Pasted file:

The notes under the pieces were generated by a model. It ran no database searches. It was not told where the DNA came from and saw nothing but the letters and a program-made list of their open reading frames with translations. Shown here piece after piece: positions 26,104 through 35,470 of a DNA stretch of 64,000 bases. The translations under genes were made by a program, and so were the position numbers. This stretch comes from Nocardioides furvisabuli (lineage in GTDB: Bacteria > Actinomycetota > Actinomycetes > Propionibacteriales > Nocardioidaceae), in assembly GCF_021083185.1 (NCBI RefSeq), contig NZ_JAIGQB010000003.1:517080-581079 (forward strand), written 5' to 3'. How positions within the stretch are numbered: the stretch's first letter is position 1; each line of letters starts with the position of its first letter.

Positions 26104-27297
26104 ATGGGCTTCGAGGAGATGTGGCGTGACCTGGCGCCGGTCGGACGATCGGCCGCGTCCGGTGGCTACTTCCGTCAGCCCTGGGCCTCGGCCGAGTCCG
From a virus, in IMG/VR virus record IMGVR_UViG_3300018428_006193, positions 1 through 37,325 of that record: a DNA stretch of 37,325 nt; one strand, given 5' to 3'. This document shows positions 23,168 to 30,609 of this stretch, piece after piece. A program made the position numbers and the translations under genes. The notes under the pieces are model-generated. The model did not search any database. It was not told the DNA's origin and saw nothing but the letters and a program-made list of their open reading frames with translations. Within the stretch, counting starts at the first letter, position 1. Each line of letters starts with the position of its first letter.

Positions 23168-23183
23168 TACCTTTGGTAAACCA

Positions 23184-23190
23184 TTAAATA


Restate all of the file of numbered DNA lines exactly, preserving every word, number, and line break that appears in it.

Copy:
The notes under the pieces were generated by a model. It ran no database searches. It was not told where the DNA came from and saw nothing but the letters and a program-made list of their open reading frames with translations. Shown here piece after piece: positions 26,104 through 35,470 of a DNA stretch of 64,000 bases. The translations under genes were made by a program, and so were the position numbers. This stretch comes from Nocardioides furvisabuli (lineage in GTDB: Bacteria > Actinomycetota > Actinomycetes > Propionibacteriales > Nocardioidaceae), in assembly GCF_021083185.1 (NCBI RefSeq), contig NZ_JAIGQB010000003.1:517080-581079 (forward strand), written 5' to 3'. How positions within the stretch are numbered: the stretch's first letter is position 1; each line of letters starts with the position of its first letter.

Positions 26104-27297
26104 ATGGGCTTCGAGGAGATGTGGCGTGACCTGGCGCCGGTCGGACGATCGGCCGCGTCCGGTGGCTACTTCCGTCAGCCCTGGGCCTCGGCCGAGTCCG
From a virus, in IMG/VR virus record IMGVR_UViG_3300018428_006193, positions 1 through 37,325 of that record: a DNA stretch of 37,325 nt; one strand, given 5' to 3'. This document shows positions 23,168 to 30,609 of this stretch, piece after piece. A program made the position numbers and the translations under genes. The notes under the pieces are model-generated. The model did not search any database. It was not told the DNA's origin and saw nothing but the letters and a program-made list of their open reading frames with translations. Within the stretch, counting starts at the first letter, position 1. Each line of letters starts with the position of its first letter.

Positions 23168-23183
23168 TACCTTTGGTAAACCA

Positions 23184-23190
23184 TTAAATA